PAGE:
Manage libraries for Apache Spark pools in Azure Synapse Analytics

Once you have identified the Scala, Java, R (Preview), or Python packages that you would like to use or update for your Spark application, you can install or remove them into a Spark pool. Pool-level libraries are available to all notebooks and jobs running on the pool.

There are two primary ways to install a library on a Spark pool:

  • Install a workspace library that has been uploaded as a workspace package.
  • For updating Python libraries, provide a requirements.txt or Conda environment.yml environment specification to install packages from repositories like PyPI, Conda-Forge, and more. Read the section about environment specification for further information.

After the changes are saved, a Spark job will run the installation and cache the resulting environment for later reuse. Once the job is complete, new Spark jobs or notebook sessions will use the updated pool libraries.


  • If the package you are installing is large or takes a long time to install, this affects the Spark instance start up time.
  • Altering the PySpark, Python, Scala/Java, .NET, R, or Spark version is not supported.
  • Installing packages from external repositories like PyPI, Conda-Forge, or the default Conda channels is not supported within data exfiltration protection enabled workspaces.

Manage packages from Synapse Studio or Azure portal

Spark pool libraries can be managed either from the Synapse Studio or Azure portal.

To update or add libraries to a Spark pool:

  1. Navigate to your Azure Synapse Analytics workspace from the Azure portal.

    If you are updating from the Azure portal:

    • Under the Synapse resources section, select the Apache Spark pools tab and select a Spark pool from the list.

    • Select the Packages from the Settings section of the Spark pool. Screenshot that highlights the upload environment configuration file button.

    If you are updating from the Synapse Studio:

    • Select Manage from the main navigation panel and then select Apache Spark pools.

    • Select the Packages section for a specific Spark pool. Screenshot that highlights the logs of library installation.

  2. For Python feed libraries, upload the environment configuration file using the file selector in the Packages section of the page.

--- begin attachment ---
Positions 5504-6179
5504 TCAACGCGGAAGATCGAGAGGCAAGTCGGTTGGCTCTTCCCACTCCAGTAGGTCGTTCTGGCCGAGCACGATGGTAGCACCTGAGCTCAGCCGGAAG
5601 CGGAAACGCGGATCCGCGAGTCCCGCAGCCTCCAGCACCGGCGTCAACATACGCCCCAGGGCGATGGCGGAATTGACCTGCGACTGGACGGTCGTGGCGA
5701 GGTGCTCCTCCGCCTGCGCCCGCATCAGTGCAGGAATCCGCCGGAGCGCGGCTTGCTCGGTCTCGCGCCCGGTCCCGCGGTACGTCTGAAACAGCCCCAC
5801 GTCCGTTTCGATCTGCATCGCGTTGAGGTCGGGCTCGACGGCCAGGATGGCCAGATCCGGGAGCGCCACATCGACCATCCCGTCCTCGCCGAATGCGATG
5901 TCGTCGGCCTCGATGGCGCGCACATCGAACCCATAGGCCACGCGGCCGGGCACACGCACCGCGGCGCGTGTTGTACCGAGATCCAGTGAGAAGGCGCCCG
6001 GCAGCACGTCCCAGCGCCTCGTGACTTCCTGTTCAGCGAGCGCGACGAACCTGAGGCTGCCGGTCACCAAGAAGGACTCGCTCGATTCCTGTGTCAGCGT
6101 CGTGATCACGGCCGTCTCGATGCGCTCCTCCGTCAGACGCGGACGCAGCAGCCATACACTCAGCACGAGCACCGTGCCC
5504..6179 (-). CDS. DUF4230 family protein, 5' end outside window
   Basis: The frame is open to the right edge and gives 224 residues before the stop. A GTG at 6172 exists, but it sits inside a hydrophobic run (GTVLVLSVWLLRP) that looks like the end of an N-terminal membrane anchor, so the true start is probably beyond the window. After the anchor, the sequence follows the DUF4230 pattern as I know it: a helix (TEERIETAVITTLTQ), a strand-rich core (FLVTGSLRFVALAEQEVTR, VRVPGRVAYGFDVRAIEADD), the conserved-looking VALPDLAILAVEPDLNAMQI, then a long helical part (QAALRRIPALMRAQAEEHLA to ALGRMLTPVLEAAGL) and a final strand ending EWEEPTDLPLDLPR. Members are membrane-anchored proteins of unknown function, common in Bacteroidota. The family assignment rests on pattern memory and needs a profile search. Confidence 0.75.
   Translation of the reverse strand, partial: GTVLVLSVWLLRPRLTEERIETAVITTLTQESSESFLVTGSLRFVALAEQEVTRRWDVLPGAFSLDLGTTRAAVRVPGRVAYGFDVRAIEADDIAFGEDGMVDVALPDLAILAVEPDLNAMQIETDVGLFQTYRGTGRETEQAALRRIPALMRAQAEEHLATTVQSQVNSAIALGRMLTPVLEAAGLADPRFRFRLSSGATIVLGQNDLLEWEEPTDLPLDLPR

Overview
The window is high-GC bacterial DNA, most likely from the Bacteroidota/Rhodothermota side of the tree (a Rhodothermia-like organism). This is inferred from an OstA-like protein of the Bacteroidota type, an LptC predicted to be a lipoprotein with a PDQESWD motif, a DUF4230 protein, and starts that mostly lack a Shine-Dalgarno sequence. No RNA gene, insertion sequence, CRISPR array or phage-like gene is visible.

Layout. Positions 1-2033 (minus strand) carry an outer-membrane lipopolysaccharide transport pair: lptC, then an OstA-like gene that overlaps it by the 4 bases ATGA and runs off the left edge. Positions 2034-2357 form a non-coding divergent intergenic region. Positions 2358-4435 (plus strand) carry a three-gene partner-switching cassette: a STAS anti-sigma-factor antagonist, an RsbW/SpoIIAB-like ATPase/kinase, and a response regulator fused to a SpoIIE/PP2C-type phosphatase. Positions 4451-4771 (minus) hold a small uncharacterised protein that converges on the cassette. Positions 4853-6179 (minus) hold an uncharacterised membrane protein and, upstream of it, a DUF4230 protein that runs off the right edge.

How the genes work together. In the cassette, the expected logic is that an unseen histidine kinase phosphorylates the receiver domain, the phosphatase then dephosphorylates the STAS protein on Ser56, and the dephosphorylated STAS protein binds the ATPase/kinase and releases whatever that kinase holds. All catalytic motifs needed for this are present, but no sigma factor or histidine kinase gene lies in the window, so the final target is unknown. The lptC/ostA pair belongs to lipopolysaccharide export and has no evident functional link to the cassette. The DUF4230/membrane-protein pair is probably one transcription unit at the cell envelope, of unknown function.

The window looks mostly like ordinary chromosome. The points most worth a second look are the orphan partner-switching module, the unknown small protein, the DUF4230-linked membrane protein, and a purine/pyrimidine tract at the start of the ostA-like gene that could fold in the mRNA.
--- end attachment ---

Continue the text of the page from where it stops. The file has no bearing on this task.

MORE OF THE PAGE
3. You can also select additional workspace packages to add Jar, Wheel, or Tar.gz files to your pool.

  4. You can also remove the deprecated packages from Workspace packages section, your pool will no longer attach these packages.

  5. Once you save your changes, a system job will be triggered to install and cache the specified libraries. This process helps reduce overall session startup time.

  6. Once the job has successfully completed, all new sessions will pick up the updated pool libraries.


By selecting the option to Force new settings, you will end the all current sessions for the selected Spark pool. Once the sessions are ended, you will have to wait for the pool to restart.

If this setting is unchecked, then you will have to wait for the current Spark session to end or stop it manually. Once the session has ended, you will need to let the pool restart.

Track installation progress

A system reserved Spark job is initiated each time a pool is updated with a new set of libraries. This Spark job helps monitor the status of the library installation. If the installation fails due to library conflicts or other issues, the Spark pool will revert to its previous or default state.

In addition, users can also inspect the installation logs to identify dependency conflicts or see which libraries were installed during the pool update.

To view these logs:

  1. Navigate to the Spark applications list in the Monitor tab.
  2. Select the system Spark application job that corresponds to your pool update. These system jobs run under the SystemReservedJob-LibraryManagement title. Screenshot that highlights system reserved library job.
  3. Switch to view the driver and stdout logs.
  4. Within the results, you will see the logs related to the installation of your dependencies. Screenshot that highlights system reserved library job results.

Environment specification formats

PIP requirements.txt

A requirements.txt file (output from the pip freeze command) can be used to upgrade the environment. When a pool is updated, the packages listed in this file are downloaded from PyPI. The full dependencies are then cached and saved for later reuse of the pool.

The following snippet shows the format for the requirements file. The PyPI package name is listed along with an exact version. This file follows the format described in the pip freeze reference documentation.

This example pins a specific version.


YML format

In addition, you can also provide an environment.yml file to update the pool environment. The packages listed in this file are downloaded from the default Conda channels, Conda-Forge, and PyPI. You can specify other channels or remove the default channels by using the configuration options.

This example specifies the channels and Conda/PyPI dependencies.

name: stats2
- defaults
- bokeh
- numpy
- pip:
  - matplotlib
  - koalas==1.7.0

For details on creating an environment from this environment.yml file, see Creating an environment from an environment.yml file.

Next steps